A thought leader is an individual or an organization whose expertise in a certain area is highly respected and in demand by co-workers, colleagues, clients, customers, competitors and even outside interests.
Thought leadership generally pioneers new ideas rather than follow conventional wisdom.
They use their authority to influence their areas of expertise to generate revenue for themselves and for their organizations and to create value for entities that seek them out.
Thought leaders are generally among the most successful individuals in their fields or among the most successful organizations in their sectors. But a thought leader is more than an expert; a thought leader is authoritative and influential in his or her particular subject area.
There are, however, varying views on how influential and authoritative an individual or organization should be to be considered a thought leader.
Some would label an individual as a thought leader if he or she uses their expertise to influence colleagues within their own organizations or would consider an enterprise as a thought leader if it were setting standards among its narrow group of peer organizations.
Others believe individuals or organizations must demonstrate a more expansive range of influence to be considered thought leaders, labeling an individual or an organization a thought leader only after people outside the entity's own workplace or peer group see the individual or organization on the forefront of the subject.
Others say thought leaders can only be considered such if they're able to capitalize on their expertise and influence, thereby making money for themselves or their businesses based on their position as a leading and influential authority on a subject.
Examples of thought leaders
In the field of computers and IT, thought leadership abounds. Examples include two American pioneers of the personal computer revolution of the 1970s, Bill Gates, co-founder of Microsoft, and the late Steve Jobs, co-founder of Apple. Futurist, prolific author and inventor Ray Kurzweil, who received the National Medal of Technology and Innovation, the United States' highest honor in technology, in recent years has promoted the idea of a hybrid human brain whose biological thinking is enhanced by artificial intelligence and other IT tools. Clayton Christensen, the Kim B. Clark Professor of Business Administration at Harvard Business School and widely recognized as the foremost authority on disruptive innovation, is a thought leader for companies being disrupted by digital technologies.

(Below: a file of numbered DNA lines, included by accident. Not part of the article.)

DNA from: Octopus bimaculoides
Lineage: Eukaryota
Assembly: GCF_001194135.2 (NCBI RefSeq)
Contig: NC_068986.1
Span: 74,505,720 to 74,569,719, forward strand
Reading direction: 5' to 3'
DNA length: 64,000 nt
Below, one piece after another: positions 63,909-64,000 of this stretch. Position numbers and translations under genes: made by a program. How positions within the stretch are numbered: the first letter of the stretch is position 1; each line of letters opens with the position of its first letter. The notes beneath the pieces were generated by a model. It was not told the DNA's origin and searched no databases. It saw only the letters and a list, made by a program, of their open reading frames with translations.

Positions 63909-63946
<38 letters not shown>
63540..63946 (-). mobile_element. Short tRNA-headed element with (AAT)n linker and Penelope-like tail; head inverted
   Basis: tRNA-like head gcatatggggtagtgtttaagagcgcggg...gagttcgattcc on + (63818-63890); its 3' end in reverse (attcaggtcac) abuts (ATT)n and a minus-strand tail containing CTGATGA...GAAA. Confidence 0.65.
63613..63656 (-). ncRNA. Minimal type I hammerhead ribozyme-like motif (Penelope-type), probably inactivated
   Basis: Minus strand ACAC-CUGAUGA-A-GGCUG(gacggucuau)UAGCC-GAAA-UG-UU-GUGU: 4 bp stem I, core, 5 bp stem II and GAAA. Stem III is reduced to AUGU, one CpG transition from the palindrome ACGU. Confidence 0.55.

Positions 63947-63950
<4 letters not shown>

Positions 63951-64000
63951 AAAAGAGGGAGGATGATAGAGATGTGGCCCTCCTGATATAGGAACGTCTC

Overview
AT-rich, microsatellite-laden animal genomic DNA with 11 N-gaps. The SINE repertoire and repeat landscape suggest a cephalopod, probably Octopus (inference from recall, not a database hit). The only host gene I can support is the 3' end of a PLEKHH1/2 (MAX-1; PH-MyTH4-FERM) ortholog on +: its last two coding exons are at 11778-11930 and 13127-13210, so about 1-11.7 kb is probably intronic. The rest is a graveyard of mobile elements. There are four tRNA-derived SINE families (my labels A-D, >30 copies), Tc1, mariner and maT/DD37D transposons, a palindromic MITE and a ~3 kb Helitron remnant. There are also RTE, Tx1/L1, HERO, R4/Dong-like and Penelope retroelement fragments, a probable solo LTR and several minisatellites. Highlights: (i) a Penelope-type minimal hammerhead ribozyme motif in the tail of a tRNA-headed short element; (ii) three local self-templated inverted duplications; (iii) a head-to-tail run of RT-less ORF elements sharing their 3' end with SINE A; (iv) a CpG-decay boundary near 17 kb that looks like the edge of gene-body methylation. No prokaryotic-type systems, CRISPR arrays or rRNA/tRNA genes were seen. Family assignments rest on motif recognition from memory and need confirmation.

History of the term
According to The Oxford English Dictionary, the first use of thought leader was in 1887 by authors Lyman Abbott and S.B. Halliday, who in their biography of Henry Ward Beecher described the abolitionist as "one of the great thought leaders in America." The American philosopher Ralph Waldo Emerson was described as demonstrating "the wizard power of a thought-leader" in an article in the 1876 Theistic Annual. The term was revived in the 1980s by the business press. Wikipedia cites a 1990 story by Patrick Reilly in The Wall Street Journal marketing section that used the term "thought leader publications" to refer to such magazines as Harper's. Business guru Joel Kurtzman, a managing senior fellow at think tank Milken Institute and himself considered a thought leader, is often credited with coining thought leader in the 1990s when he was editor in chief of Strategy+Business magazine.
Thought leader vs. expert
Thought leaders are experts in their particular subject area (or areas), and it is this expertise and firm command of a subject that helps them establish themselves as authorities on the given topic.